|According to the Environmental Protection Agency, strong community recycling programs can contribute to a healthy, united community. Such programs—led with support and guidance from local government agencies—have been known to support local economies, encourage sustainable growth and improve the water and air qualities of the communities that implement them.In fact, did you know…|
The White House Task Force projected that 195 million cubic yards of materials were prevented from entering landfills in past years due to recycling—an amount equivalent to the space of 92 large landfills.
- Unlike the waste management industry, recycling adds value to materials, contributing to a growing labor force, including materials sorters, dispatchers, truck drivers, brokers, sales representatives, process engineers and chemists. These jobs also generally pay above the average national wage, and many are in inner city urban areas where job creation is vital.
- The recycling and reuse industry generates billions in federal, state and local tax revenues (estimated at $12.9 billion in 2001).
- By conservative estimates, recycling was projected to save 605 trillion British Thermal Units (BTUs) in 2005, equal to the energy used in 6 million households annually.
- About 4 percent of the U.S.’s total energy consumption is used in the production of all plastic products, and some of this energy can be recovered through the recycling of plastics products after their useful life is ended.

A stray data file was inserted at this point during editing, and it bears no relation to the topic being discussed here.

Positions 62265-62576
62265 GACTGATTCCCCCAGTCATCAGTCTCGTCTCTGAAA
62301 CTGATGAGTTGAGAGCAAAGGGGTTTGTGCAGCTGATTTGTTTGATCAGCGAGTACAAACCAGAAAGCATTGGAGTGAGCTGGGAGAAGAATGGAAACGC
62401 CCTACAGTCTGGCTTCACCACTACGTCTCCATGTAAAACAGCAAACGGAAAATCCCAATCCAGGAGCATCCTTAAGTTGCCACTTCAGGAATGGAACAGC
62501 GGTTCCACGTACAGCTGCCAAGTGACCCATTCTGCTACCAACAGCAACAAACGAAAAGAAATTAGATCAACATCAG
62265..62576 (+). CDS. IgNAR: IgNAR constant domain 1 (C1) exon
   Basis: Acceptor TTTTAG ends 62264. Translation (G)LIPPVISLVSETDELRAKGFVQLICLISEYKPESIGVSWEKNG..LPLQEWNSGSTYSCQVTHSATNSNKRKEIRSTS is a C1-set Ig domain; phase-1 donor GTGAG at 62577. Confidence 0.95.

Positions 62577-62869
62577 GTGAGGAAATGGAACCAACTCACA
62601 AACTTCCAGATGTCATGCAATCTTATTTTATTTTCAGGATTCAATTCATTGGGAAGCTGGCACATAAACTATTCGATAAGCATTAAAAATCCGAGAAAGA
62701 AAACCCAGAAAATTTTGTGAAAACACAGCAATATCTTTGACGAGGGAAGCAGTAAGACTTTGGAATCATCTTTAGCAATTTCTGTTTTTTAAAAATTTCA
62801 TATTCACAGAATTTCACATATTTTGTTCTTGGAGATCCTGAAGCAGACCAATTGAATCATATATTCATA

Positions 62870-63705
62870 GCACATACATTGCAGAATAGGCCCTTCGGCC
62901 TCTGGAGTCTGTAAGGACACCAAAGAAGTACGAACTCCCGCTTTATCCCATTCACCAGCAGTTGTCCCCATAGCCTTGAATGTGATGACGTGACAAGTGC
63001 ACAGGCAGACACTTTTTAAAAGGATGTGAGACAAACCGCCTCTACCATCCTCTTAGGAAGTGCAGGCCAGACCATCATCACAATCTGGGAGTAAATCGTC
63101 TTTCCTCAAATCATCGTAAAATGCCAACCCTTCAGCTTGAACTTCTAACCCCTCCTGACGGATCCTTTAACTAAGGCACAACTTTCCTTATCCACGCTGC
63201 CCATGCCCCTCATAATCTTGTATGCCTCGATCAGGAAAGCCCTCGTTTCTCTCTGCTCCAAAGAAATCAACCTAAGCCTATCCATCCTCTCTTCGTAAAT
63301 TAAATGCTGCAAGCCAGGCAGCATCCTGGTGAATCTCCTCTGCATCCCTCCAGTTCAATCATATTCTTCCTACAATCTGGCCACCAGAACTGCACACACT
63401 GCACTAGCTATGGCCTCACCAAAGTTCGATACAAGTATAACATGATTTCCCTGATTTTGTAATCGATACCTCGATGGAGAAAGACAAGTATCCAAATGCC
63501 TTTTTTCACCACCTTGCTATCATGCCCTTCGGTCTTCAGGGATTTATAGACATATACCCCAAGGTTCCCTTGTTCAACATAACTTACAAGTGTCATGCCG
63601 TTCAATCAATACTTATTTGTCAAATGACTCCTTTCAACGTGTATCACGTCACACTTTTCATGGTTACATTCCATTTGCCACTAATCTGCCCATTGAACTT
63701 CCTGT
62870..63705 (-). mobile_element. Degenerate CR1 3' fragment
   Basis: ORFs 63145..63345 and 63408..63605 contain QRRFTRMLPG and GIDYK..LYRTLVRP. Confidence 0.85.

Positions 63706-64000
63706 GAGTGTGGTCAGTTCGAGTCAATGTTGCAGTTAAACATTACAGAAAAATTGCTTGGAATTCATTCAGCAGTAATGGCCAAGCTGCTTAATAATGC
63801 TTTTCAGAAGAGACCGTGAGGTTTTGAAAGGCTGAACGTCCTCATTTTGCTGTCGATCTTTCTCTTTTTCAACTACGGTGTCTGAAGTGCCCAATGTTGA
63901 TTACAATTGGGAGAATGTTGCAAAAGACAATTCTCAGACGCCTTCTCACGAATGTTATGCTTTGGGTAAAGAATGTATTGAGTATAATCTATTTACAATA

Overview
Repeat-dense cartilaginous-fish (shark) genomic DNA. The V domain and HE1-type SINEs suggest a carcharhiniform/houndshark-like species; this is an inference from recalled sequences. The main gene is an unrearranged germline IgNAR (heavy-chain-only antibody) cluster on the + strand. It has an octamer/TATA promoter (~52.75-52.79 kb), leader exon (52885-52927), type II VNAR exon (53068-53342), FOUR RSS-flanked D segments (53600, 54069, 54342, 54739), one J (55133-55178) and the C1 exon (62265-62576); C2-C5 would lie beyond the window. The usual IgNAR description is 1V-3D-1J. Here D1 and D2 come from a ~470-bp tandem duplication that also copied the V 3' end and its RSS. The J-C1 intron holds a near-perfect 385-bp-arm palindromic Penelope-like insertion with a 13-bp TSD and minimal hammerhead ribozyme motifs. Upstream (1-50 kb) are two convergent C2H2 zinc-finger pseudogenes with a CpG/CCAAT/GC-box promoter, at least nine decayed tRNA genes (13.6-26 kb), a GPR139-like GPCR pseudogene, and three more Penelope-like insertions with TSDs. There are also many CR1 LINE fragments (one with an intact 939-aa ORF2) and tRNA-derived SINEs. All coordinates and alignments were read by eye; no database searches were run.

- For each pound of aluminum recovered, Americans save the energy resources to generate about 7.5 kilowatt hours of electricity. This is enough energy to meet the electric needs of a city the size of Pittsburgh for six years.
Local recycling programs are valuable, but it’s no secret they’ve been slashed from the budgets of many communities. Rally support from constituents and communicate the value and cost savings these programs—when executed efficiently—can provide.
Here are a few ideas to get started building buzz:
- Make it easy to understand—develop communication materials, like direct mail pieces, flyers, web pages and more that break it down for residents. What is the program, how does it work, what are residents expected to do and when, are residents required to participate, is there a cost associated with participation? Make it clear!
- Canvass neighborhoods to leave behind recycled tote bags filled with information on local recycling programs, the benefit these programs offer to the community and the environment, and who they can contact with for more information.
- Stationing volunteers in high-traffic areas to distribute flyers and a memorable takeaway item like calendar magnets or recycling bin-shaped magnets outlining recycle collection days to build awareness.
- Utilize your city’s website or social media channels to promote the program. Create videos showing residents where their recycling goes, create a blog with tips on recycling and reducing waste, get the recycling crew on Twitter® to send updates from a new perspective. Encourage engagement by giving away T-shirts to residents sharing links and spreading the word. The possibilities are endless!
- Join forces with local businesses to get them on board with recycling programs and to encourage their employees to do the same. Make it easy by donating recycling bags for their offices.